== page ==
The legislative and regulatory assault on franchises can start to feel personal to our businesses. Overtime, joint employer, discriminatory minimum wage, franchise relationship bills, predictive scheduling bills--the current list of federal, state and local government actions harmful to franchising goes on and on. But if there is another segment of industry that has been hit even harder than franchises during the Obama years, it may be employers that do business with the federal government.
Through overly complex regulations --and often bypassing the will of Congress--the Obama Administration has required federal contractors to pay a $10.10 minimum wage, meet a seven percent benchmark for hiring veterans and disabled workers, provide paid sick leave, and protect an expanded set of workers based on their status. But the biggest whopper of all the new federal contractor regulations is the so-called "Fair Pay and Safe Workplaces" rule, more commonly known as the "blacklisting" rule, because the rule bars employers from receiving federal contracts if they have committed labor violations.
MASSIVE NEW DISCLOSURE REQUIRED
President Obama called for the blacklisting rule in July 2014, and the rule implementing the order was finalized on Aug. 25, 2016, by the U.S. Department of Labor and the Federal Acquisition Regulatory Council. The rule will require federal government contracting firms to report past violations under 14 federal labor laws AND all of their state law equivalents to the U.S. Department of Labor before engaging in contracts with the federal government.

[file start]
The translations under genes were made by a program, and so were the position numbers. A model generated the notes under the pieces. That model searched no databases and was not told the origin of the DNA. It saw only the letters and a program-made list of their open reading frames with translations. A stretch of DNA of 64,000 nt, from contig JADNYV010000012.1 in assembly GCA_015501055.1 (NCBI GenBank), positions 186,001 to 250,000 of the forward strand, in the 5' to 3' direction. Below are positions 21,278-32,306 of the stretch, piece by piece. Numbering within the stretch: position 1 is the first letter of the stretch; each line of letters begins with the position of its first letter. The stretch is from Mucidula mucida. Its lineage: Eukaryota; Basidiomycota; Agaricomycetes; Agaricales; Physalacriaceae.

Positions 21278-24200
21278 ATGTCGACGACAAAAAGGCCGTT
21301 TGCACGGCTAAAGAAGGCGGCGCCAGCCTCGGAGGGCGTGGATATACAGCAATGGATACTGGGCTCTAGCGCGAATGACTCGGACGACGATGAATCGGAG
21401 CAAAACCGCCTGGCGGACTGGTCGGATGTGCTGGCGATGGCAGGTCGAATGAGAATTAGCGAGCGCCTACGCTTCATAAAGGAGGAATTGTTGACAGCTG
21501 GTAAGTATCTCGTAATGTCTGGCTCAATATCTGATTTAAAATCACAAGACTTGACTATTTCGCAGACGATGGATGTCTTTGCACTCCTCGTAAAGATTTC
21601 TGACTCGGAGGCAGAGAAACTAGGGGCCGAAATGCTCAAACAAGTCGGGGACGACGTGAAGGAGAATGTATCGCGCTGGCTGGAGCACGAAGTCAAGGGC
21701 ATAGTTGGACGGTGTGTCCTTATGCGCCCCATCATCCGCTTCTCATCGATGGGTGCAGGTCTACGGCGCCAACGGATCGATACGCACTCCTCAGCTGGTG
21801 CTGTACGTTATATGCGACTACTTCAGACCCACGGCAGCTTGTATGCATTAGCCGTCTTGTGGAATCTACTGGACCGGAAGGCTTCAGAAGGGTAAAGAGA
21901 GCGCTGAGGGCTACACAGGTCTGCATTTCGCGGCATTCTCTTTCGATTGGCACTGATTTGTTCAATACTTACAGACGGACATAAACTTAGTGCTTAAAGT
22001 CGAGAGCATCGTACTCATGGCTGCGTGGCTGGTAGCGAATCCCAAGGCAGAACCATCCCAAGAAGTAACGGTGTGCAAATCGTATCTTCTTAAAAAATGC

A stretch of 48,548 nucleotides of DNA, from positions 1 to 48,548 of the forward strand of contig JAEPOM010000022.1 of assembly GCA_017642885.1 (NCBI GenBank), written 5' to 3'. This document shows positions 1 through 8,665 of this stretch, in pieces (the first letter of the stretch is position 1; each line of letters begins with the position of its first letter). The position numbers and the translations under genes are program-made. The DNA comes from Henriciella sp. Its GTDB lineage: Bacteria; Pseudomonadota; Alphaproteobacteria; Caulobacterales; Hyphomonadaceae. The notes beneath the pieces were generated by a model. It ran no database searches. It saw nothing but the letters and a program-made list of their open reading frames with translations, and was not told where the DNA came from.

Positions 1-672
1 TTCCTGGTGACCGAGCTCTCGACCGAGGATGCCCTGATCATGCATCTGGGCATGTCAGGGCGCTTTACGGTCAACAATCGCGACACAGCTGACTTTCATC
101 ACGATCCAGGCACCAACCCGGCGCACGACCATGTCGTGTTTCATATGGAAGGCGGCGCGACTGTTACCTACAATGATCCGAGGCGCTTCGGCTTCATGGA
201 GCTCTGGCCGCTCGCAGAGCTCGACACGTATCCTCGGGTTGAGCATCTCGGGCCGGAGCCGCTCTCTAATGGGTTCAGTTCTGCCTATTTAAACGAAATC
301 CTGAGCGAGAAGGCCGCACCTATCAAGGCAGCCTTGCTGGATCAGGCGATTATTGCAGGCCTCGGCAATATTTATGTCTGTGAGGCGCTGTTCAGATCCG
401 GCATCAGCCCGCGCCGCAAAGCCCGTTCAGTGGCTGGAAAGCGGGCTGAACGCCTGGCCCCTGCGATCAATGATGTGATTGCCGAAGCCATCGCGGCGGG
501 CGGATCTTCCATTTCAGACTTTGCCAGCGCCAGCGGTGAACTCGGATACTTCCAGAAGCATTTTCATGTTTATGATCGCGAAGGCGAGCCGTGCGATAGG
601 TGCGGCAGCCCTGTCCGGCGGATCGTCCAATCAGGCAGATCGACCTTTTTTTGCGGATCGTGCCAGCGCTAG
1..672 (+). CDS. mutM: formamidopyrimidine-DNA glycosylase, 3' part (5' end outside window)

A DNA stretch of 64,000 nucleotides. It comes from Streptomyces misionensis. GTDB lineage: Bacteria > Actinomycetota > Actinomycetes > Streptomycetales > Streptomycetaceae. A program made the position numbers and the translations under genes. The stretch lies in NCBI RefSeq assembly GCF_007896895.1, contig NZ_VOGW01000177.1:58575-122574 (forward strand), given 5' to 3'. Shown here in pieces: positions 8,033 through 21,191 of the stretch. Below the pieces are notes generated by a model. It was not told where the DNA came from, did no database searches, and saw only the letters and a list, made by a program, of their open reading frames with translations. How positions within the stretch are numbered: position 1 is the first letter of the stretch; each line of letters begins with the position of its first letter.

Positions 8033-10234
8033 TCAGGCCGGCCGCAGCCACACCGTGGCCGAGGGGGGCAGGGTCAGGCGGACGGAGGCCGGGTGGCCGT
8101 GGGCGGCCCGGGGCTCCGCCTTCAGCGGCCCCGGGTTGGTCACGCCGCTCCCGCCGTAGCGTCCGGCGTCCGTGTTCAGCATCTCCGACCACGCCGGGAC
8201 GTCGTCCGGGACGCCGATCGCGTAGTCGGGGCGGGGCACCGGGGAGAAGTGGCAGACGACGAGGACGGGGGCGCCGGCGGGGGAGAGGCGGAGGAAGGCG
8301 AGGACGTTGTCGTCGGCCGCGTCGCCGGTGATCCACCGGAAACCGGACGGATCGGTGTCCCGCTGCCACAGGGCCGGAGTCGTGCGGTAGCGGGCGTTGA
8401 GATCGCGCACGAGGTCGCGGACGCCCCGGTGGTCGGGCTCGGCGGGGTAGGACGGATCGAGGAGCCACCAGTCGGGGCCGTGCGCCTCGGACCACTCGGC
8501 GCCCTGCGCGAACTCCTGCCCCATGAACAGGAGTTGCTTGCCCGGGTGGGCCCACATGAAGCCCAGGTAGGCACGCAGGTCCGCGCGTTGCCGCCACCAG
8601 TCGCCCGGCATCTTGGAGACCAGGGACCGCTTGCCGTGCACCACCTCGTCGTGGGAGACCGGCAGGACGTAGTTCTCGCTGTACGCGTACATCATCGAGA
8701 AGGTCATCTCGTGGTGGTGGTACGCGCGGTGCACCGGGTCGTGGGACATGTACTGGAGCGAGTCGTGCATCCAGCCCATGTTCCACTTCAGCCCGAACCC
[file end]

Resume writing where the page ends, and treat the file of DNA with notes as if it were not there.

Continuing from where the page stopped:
Beginning on Oct. 25, 2016, prospective contracting firms will be required to disclose violations issued during the past three years pursuant to workplace protections, including matters of workplace safety, workplace discrimination, and minimum wage. Somewhat outrageously, the rule also will require businesses to report alleged violations that have not been fully adjudicated.
What will the government do with all this reported information? Good question. The rule directs the DOL to oversee an extensive review of reported violations. Each violation will be assessed to determine whether it is "serious, willful, repeated, or pervasive." If the violations raise concern, the federal agency has the option of rejecting, suspending, or even cancelling existing contracts, rendering the contactors unable to conduct further business with the federal government. Additionally, contractors who enter...